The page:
Equator-to-pole temperature differences and the extra-tropical storm track responses of the CMIP5 climate models
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This paper aims to understand the physical processes causing the large spread in the storm track projections of the CMIP5 climate models. In particular, the relationship between the climate change responses of the storm tracks, as measured by the 2–6 day mean sea level pressure variance, and the equator-to-pole temperature differences at upper- and lower-tropospheric levels is investigated. In the southern hemisphere the responses of the upper- and lower-tropospheric temperature differences are correlated across the models and as a result they share similar associations with the storm track responses. There are large regions in which the storm track responses are correlated with the temperature difference responses, and a simple linear regression model based on the temperature differences at either level captures the spatial pattern of the mean storm track response as well explaining between 30 and 60 % of the inter-model variance of the storm track responses. In the northern hemisphere the responses of the two temperature differences are not significantly correlated and their associations with the storm track responses are more complicated. In summer, the responses of the lower-tropospheric temperature differences dominate the inter-model spread of the storm track responses. In winter, the responses of the upper- and lower-temperature differences both play a role. The results suggest that there is potential to reduce the spread in storm track responses by constraining the relative magnitudes of the warming in the tropical and polar regions.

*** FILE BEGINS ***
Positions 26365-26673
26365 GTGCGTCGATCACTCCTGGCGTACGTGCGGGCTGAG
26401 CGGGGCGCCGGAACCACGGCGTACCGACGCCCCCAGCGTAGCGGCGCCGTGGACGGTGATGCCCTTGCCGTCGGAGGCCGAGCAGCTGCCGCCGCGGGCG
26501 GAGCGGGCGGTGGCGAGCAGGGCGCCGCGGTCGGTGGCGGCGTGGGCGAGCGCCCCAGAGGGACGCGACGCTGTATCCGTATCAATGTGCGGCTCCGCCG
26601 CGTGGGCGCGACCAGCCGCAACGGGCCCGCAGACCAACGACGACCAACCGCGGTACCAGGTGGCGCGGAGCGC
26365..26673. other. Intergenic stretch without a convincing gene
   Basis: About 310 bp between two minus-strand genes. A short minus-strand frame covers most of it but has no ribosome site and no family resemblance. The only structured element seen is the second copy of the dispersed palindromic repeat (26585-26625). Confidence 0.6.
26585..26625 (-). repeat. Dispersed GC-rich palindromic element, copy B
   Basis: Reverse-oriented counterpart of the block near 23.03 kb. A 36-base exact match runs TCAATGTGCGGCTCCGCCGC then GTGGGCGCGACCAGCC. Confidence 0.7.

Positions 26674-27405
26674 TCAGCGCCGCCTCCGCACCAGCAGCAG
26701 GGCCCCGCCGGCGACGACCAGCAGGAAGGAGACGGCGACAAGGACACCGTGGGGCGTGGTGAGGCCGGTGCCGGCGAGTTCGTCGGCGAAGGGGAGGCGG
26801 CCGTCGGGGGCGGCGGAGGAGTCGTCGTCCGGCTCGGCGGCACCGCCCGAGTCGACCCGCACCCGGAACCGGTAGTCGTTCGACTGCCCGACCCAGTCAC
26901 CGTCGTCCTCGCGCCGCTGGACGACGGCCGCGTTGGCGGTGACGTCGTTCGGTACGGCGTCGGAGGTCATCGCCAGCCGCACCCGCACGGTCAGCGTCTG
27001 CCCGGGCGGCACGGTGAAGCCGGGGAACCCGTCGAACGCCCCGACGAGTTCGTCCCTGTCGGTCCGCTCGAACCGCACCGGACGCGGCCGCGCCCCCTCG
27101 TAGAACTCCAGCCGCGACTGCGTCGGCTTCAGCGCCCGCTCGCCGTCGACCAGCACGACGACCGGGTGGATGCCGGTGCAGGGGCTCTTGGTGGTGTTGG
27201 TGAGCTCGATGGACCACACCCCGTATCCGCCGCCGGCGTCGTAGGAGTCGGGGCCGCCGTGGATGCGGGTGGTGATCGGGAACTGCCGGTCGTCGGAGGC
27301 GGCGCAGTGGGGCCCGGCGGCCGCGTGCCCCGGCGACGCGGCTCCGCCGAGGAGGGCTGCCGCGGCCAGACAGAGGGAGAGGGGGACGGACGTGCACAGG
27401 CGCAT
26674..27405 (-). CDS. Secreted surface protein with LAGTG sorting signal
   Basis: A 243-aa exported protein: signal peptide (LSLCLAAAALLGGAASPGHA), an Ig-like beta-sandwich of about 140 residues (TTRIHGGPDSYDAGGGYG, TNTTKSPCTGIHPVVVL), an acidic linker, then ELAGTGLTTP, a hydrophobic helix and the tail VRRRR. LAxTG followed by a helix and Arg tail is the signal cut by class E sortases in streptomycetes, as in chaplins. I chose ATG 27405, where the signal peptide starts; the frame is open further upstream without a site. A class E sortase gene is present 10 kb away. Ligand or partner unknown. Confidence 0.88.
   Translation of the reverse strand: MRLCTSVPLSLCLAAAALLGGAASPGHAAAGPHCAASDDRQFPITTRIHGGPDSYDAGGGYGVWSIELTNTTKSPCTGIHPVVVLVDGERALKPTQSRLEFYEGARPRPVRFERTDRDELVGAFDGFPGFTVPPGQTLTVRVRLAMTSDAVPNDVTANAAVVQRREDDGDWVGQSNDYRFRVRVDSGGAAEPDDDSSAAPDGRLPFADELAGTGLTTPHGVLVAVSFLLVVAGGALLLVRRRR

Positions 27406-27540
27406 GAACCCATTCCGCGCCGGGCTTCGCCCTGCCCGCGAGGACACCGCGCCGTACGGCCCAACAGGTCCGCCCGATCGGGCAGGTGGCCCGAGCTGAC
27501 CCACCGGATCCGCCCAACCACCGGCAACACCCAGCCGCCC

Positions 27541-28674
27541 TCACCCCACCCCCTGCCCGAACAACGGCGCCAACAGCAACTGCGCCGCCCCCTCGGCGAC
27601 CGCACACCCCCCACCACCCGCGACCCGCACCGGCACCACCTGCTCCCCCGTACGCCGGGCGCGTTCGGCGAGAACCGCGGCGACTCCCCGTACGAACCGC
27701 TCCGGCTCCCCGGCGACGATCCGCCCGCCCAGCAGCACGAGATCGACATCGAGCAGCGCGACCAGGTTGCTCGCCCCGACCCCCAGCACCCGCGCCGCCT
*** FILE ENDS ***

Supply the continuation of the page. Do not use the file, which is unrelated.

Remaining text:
KeywordsStorm tracks Climate change CMIP5 Baroclinicity
BJH was supported by the Natural Environment Research Councils project Testing and Evaluating Model Predictions of European Storms (TEMPEST) during the course of this work. The authors wish to thank Giuseppe Zappa for help in obtaining the CMIP5 data, and the two anonymous reviewers for their useful comments on the manuscript. In addition, we acknowledge the World Climate Research Programme’s Working Group on Coupled Modelling, which is responsible for CMIP, and we thank the climate modeling groups for producing and making available their model output. For CMIP the U.S. Department of Energy’s Program for Climate Model Diagnosis and Intercomparison provides coordinating support and led development of software infrastructure in partnership with the Global Organization for Earth System Science Portals.
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